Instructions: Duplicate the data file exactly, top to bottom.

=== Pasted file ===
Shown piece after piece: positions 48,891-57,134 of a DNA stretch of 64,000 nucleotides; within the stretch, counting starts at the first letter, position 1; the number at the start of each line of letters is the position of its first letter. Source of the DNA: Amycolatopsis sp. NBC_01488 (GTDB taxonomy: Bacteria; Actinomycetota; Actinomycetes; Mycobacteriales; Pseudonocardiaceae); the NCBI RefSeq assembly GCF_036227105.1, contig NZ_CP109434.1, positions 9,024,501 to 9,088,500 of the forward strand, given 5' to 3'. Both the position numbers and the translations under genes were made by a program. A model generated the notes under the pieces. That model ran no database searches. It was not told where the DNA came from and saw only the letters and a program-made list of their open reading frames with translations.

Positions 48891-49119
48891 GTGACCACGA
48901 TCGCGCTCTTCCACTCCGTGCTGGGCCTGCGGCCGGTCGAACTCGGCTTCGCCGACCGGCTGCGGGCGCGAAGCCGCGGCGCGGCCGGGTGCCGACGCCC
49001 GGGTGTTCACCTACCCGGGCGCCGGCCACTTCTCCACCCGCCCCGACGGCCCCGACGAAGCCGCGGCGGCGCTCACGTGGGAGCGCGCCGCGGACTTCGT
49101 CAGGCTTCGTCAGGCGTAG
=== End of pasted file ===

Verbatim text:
Shown piece after piece: positions 48,891-57,134 of a DNA stretch of 64,000 nucleotides; within the stretch, counting starts at the first letter, position 1; the number at the start of each line of letters is the position of its first letter. Source of the DNA: Amycolatopsis sp. NBC_01488 (GTDB taxonomy: Bacteria; Actinomycetota; Actinomycetes; Mycobacteriales; Pseudonocardiaceae); the NCBI RefSeq assembly GCF_036227105.1, contig NZ_CP109434.1, positions 9,024,501 to 9,088,500 of the forward strand, given 5' to 3'. Both the position numbers and the translations under genes were made by a program. A model generated the notes under the pieces. That model ran no database searches. It was not told where the DNA came from and saw only the letters and a program-made list of their open reading frames with translations.

Positions 48891-49119
48891 GTGACCACGA
48901 TCGCGCTCTTCCACTCCGTGCTGGGCCTGCGGCCGGTCGAACTCGGCTTCGCCGACCGGCTGCGGGCGCGAAGCCGCGGCGCGGCCGGGTGCCGACGCCC
49001 GGGTGTTCACCTACCCGGGCGCCGGCCACTTCTCCACCCGCCCCGACGGCCCCGACGAAGCCGCGGCGGCGCTCACGTGGGAGCGCGCCGCGGACTTCGT
49101 CAGGCTTCGTCAGGCGTAG